Fantaise Hongroise

Joint concert by János Balázs and the Orchestre Philharmonique de Radio France

György  Cziffra’s centenary celebrated with a world-famous orchestra and a world-premiere in Budapest and Paris

On the 100th birthday of one of the most outstanding 20th-century Hungarian piano performers, György Cziffra, his memory will be evoked in the Bartók Béla Concert Hall of Müpa in Budapest on 5 November, then on 7 November, in the concert hall of the Auditorium de Radio France in Paris, as the special event of the Cziffra100 Memorial Year.   For the festive gala concerts, Peter Eötvös composed an entirely new piece titled Cziffra Psodia, a piano concerto, which will be premiered by János Balázs as a soloist, accompanied by the Orchestre Philharmonique de Radio France under the baton of the brilliant Finnish conductor, Mikko Franck.

In the second half of the 1950s, György Cziffra adopted France as his new home and established an intense relationship with the local music scene. Péter Eötvös dedicated his new composition Cziffra Psodia to the acclaimed Hungarian pianist, János Balázs, who will also perform one of Cziffra’s most memorable repertoire pieces, Ferenc Liszt’s compellingly elegant Hungarian Rhapsody. The cimbalom also plays a crucial role in Eötvös’ concerto, this time played by one the greatest virtuosos of this characteristically Hungarian instrument, Miklós Lukács. The conductor of the night’s programme – also featuring César Franck’s Symphony in D minor – will be Mikko Franck, one of the most outstanding representatives of the worldwide acknowledged Finnish conducting tradition following in the footsteps of Jorma  Panula.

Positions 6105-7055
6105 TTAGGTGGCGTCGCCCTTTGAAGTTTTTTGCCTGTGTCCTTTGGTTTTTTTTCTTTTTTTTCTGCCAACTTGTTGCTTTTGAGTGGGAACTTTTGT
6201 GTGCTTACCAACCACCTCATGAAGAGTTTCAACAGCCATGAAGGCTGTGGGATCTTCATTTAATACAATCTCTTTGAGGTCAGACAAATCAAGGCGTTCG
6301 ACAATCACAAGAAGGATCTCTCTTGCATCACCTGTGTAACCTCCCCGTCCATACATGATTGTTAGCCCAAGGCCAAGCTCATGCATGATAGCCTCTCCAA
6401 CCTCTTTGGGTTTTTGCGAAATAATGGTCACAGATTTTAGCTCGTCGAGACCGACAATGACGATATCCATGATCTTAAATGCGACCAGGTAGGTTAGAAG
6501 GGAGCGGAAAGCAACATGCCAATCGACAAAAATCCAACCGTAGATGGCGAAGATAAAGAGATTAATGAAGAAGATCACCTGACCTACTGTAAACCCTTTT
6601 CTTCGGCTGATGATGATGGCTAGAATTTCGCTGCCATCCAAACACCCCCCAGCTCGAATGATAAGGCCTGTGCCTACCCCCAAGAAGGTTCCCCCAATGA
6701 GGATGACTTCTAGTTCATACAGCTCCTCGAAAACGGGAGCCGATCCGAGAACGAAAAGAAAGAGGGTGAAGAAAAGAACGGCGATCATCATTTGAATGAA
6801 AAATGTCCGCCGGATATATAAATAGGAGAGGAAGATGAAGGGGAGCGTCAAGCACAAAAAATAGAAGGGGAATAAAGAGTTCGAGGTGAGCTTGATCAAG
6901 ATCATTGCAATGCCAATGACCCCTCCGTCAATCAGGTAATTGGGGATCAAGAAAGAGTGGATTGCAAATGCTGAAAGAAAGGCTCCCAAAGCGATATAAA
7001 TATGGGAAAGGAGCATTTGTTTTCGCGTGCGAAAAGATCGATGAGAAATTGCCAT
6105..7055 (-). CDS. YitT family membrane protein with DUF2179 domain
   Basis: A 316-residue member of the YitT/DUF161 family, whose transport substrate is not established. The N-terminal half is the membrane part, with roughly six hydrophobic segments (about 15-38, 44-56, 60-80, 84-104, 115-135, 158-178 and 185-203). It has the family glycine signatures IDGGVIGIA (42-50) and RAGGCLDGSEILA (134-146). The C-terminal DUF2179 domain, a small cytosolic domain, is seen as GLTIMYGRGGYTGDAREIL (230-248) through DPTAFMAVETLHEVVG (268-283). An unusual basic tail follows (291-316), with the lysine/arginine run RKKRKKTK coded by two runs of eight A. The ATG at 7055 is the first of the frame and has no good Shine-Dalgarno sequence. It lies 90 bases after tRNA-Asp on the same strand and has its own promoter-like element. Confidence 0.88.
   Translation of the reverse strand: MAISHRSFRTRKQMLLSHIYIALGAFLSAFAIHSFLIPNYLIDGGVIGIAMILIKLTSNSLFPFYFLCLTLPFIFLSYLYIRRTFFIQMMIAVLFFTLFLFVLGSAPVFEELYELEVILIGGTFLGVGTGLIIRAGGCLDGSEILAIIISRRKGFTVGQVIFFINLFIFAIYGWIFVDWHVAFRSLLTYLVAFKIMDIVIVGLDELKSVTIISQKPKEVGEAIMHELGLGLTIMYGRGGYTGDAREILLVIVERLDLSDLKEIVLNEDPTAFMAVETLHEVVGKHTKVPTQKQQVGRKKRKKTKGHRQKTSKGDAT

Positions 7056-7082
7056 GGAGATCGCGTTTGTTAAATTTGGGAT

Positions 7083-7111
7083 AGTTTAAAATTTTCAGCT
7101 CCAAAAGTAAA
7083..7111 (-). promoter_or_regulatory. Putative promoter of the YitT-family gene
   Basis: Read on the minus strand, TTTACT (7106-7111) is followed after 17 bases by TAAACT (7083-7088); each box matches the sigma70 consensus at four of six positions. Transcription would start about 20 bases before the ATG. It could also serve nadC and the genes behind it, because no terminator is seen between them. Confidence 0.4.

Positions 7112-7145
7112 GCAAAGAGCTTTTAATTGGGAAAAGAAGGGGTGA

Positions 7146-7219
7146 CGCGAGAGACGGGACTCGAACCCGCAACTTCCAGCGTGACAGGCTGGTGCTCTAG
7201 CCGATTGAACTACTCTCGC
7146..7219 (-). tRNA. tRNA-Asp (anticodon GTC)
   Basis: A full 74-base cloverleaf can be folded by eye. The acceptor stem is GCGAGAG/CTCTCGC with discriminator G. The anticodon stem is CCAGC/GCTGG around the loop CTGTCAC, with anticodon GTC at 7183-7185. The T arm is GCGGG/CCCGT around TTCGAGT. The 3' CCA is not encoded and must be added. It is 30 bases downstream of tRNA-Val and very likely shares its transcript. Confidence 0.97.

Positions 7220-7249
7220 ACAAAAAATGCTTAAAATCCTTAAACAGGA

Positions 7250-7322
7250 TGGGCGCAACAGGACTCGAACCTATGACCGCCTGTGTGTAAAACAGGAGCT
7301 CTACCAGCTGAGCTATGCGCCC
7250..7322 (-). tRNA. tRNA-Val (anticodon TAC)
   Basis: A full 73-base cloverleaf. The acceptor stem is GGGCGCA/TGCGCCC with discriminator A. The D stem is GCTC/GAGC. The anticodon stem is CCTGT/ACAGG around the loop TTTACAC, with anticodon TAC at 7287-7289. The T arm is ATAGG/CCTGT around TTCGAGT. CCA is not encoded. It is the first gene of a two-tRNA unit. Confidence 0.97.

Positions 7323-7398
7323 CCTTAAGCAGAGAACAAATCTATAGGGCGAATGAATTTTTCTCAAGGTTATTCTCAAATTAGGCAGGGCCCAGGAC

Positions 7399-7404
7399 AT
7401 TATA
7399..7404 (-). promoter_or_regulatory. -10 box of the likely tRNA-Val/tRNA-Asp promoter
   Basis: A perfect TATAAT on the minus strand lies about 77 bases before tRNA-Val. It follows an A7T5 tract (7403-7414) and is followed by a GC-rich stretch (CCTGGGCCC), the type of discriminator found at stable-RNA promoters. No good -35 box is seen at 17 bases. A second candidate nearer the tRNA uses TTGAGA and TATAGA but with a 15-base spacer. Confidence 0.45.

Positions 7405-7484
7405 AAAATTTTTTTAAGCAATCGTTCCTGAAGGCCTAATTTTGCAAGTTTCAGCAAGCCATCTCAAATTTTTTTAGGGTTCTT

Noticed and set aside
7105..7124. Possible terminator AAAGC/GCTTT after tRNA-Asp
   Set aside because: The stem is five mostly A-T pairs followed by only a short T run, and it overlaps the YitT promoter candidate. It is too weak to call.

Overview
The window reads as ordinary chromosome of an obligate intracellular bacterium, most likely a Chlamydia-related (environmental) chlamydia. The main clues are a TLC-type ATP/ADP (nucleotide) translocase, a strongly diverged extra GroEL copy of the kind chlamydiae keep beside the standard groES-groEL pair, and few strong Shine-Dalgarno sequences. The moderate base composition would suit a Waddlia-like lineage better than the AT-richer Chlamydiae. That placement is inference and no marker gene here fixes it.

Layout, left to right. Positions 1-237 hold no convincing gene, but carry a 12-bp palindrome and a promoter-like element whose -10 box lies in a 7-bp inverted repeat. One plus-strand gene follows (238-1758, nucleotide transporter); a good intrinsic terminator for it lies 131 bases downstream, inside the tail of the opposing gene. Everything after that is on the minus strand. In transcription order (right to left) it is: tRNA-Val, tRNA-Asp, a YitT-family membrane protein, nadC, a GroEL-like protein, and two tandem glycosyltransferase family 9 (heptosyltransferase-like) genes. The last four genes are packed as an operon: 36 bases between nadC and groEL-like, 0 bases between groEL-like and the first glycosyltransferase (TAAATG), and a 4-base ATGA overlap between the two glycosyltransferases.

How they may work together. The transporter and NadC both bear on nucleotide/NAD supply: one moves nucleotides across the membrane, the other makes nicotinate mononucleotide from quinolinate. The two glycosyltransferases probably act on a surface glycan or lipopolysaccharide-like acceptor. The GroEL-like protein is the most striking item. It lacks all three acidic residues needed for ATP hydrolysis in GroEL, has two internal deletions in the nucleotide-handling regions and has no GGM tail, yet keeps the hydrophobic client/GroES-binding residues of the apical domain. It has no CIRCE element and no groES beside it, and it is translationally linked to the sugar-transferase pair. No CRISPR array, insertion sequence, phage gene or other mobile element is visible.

The internationally acclaimed contemporary Hungarian composer, Peter Eötvös, encountered György Cziffra when he was only a child. In 1950, the pianist had been sentenced to forced labour due to his failed emmigration attempt; the physical efforts had exerted in a stone-carving factory and at construction sites caused lasting damage to his hands. Peter Eötvös’s mother, a former fellow-student at the Liszt Academy, was one of those people who supported the pianist after his release in 1953. Cziffra began playing in coffee bars in Budapest, where the future composer, still as a boy, had the chance to listen to him. As Peter Eötvös recalls, Cziffra’s performance was absolutely captivating even despite the poor state of his hands. The two families kept in touch even when the pianist left Hungary. Through his piano concerto, Cziffra Psodia, Eötvös intended to outline the highlights and hardships of the legendary pianist’s life and work with the tools of music.


The Orchestre philharmonique de Radio France was established between the two world wars in 1937, and in recent decades, they have been led by such conductors as Gilbert Amy, Marek Janowski and Myung-Whun Chung. The current musical director of the orchestra is Mikko Franck, born in 1979, one of the most outstanding students of the Finnish conducting school linked to the famous professor of the Sibelius Academy, Jorma Panula. The Finnish maestro was appointed to head the orchestra in 2015.

The pianist János Balázs has devoted himself to the memory of György Cziffra right from the start of his career. In fact, in his home country, Hungary, he is behind the foundation of the Cziffra Festival in 2016, which doesn’t only host classical music concerts but also presents several other genres and art-forms to the audience with the kind participation of renowned artists. The festival also considers it its mission to empower young talents through masterclasses and its prestigious awards.

Fantaisie hongroise


Cziffra Psodia, concerto pour piano et cymbalum obligato (commande de Radio France/Müpa Budapest – création française)

Symphonie en ré mineur


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